Hakimullah’s hometown falls; drone kills 25



Islamabad: Overcoming stiff resistance from militants, Pakistan Army on Saturday captured the key hometown of Taliban chief in the country's lawless South Waziristan as missiles fired by a US drone in adjacent Bajaur region killed 25 terrorists, but missed by minutes a top commander.

Soldiers entered the Kotkai town late last night under a barrage of bombardment by fighters, attack helicopters and heavy artillery guns to break dogged Taliban defence, which had held them back for four days.

"Kotkai has been captured and all roads leading to the town are under forces' control now," Chief Military spokesman Major General Athar Abbas told reporters.

Kotkai is the hometown of Hakimullah Mehsud and his close aide Qari Hussain, also known as trainer of suicide bombers, and its capture opens the way for troops to assault the Taliban main hubs of Saragoha and Jandola.

"Soldiers are now clearing Kotkai of landmines, booby traps and roadside bombs," Abbas said, claiming that the fall of the town had led to fissures in Taliban ranks and some of the militants were running away from the area.

In the intense tussle for Kotkai, 21 militants and three soldiers were killed, raising Taliban death toll during Operation Rah-e-Nijat to 171. Pakistan's 22 Army personnel have so far been killed in the eight day old campaign.

As the Army operation entered a crucial phase, US drones, after a brief lull, today struck a Taliban hideout in Chuhacra village in Bajaur, killing 25 militants including kin of top Taliban commander Maulvi Faqir Mohamad. The son-in-law and nephew of Faqir Mohammad and at least three foreign fighters were among the dead. However, the Taliban chieftain escaped by a whisker, having left the hideout 10 minutes before the hellfire missiles crashed in.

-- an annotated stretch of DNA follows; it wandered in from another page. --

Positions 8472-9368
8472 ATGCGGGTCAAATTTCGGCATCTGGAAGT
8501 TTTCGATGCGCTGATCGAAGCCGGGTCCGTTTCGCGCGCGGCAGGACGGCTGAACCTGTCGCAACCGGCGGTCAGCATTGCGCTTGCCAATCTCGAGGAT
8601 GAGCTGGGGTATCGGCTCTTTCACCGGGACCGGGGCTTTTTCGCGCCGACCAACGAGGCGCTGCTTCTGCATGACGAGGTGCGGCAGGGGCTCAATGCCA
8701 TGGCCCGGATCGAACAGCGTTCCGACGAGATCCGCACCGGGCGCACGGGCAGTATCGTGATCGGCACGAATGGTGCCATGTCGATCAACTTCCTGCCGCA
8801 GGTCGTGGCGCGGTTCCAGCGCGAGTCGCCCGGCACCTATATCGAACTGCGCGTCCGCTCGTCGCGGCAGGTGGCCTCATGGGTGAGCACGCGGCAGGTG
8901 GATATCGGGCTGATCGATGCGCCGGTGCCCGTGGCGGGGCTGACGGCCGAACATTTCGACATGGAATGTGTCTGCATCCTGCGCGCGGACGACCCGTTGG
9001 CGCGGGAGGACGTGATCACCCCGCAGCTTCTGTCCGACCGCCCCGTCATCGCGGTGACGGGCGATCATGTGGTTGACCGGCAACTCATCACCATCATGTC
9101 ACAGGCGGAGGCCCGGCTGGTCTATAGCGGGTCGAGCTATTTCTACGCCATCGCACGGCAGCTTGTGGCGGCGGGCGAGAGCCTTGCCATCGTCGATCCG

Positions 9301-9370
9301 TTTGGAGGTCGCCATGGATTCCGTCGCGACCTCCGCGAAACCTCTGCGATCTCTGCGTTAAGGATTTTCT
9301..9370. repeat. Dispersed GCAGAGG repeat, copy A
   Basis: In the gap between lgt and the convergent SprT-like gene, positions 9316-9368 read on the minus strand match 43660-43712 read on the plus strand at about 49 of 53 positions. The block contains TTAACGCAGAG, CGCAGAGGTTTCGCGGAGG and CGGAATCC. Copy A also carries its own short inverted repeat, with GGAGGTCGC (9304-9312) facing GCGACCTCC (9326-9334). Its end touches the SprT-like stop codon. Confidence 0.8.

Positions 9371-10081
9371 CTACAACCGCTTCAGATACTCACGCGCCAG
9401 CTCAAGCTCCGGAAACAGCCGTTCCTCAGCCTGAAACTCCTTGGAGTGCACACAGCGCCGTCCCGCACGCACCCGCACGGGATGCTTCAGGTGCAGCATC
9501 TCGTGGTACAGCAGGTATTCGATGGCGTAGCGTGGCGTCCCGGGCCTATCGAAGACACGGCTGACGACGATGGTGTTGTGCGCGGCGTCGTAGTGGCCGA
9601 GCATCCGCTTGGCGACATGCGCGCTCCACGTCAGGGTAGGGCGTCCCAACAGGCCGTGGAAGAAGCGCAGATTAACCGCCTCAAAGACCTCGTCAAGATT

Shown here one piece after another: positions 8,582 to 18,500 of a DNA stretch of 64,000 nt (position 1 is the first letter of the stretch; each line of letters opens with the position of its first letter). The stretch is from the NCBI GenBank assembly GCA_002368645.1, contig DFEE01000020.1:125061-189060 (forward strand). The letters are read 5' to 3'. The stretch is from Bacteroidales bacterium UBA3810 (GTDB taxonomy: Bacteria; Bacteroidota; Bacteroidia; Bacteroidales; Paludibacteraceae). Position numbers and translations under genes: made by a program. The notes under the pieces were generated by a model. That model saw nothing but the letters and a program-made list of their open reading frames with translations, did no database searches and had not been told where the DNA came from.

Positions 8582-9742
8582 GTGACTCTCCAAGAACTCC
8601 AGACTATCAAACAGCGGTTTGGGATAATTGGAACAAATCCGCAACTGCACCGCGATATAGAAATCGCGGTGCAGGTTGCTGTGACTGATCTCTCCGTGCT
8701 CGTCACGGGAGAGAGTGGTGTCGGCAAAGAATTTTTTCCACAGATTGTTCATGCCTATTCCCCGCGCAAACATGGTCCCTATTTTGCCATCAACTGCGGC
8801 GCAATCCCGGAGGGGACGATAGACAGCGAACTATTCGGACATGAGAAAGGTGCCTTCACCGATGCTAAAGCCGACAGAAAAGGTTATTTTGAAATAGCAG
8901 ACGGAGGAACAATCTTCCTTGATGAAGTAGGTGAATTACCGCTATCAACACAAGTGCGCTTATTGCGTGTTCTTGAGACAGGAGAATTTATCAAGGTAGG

Most of the dead in the drone attack were Afghan militants and toll could rise as some of the injured are in a critical condition, reports said.

Local officials were quoted by TV channels that hideout had tunnels dug under it and the target of the drone apparently was Faqir Mohammad, who was deputy to the slain Tehreek-e-Taliban Pakistan chief Baitullah Mehsud and had declared himself outfit's chief after Baitullah's killing.

The drone attack came after a relative lull in such strikes in the tribal belt over the past few weeks. Reports have said the US decided to cut down on drone attacks due to the operation launched by the Pakistan Army against the Taliban in South Waziristan.

Claiming that the Waziristan offensive was progressing well, Pakistan's Prime Minister Yousuf Raza Gilani said the campaign would be taken to its logical conclusion.

"Failure is not an option despite the ferocity of these attacks," a statement released by Gilani's office quoted him as saying.

Army Chief Ashfaq Parvez Kayani has said the offensive was moving ahead successfully and the aim of the army was to keep the civilian causalities down.

Meanwhile, Interior Minister has issued a quit 72-hour notice to all illegal Afghan nationals living in Islamabad and has also ordered house-to-house search for them. Troops destroyed the homes of Hakimullah and Qari Hussain after moving into parts of Kotkai.

Twelve militants and three soldiers were killed and eight soldiers injured in fighting around Kotkai in the past 24 hours. Six militants were killed near Sherwangi, where troops have been facing stiff resistance from the Taliban.

Another three militants were killed when troops destroyed an ammunition-laden vehicle, the military said. "The town has a training camp of Qari Hussain for suicide bombers," Abbas said.

Abbas claimed local sources had confirmed that about 90 militants, including Uzbek and foreign fighters, were killed and 150 more injured during the initial stages of the operation on October 17 and 18.

"They (Taliban) are also shaving their beards and cutting their hair to escape from the area," he said. The Army has mobilised two divisions or about 28,000 soldiers against an estimated 10,000 Taliban militants and foreign fighters in South Waziristan.

The Pakistan Army has not sought "aid or support from outside" for the operation as its resources are adequate, Abbas said.

"We are going to go for a fight to the finish. With the passage of time, you will see that our forces have the ability, capability and resources to finish the job," he said.

Bureau Report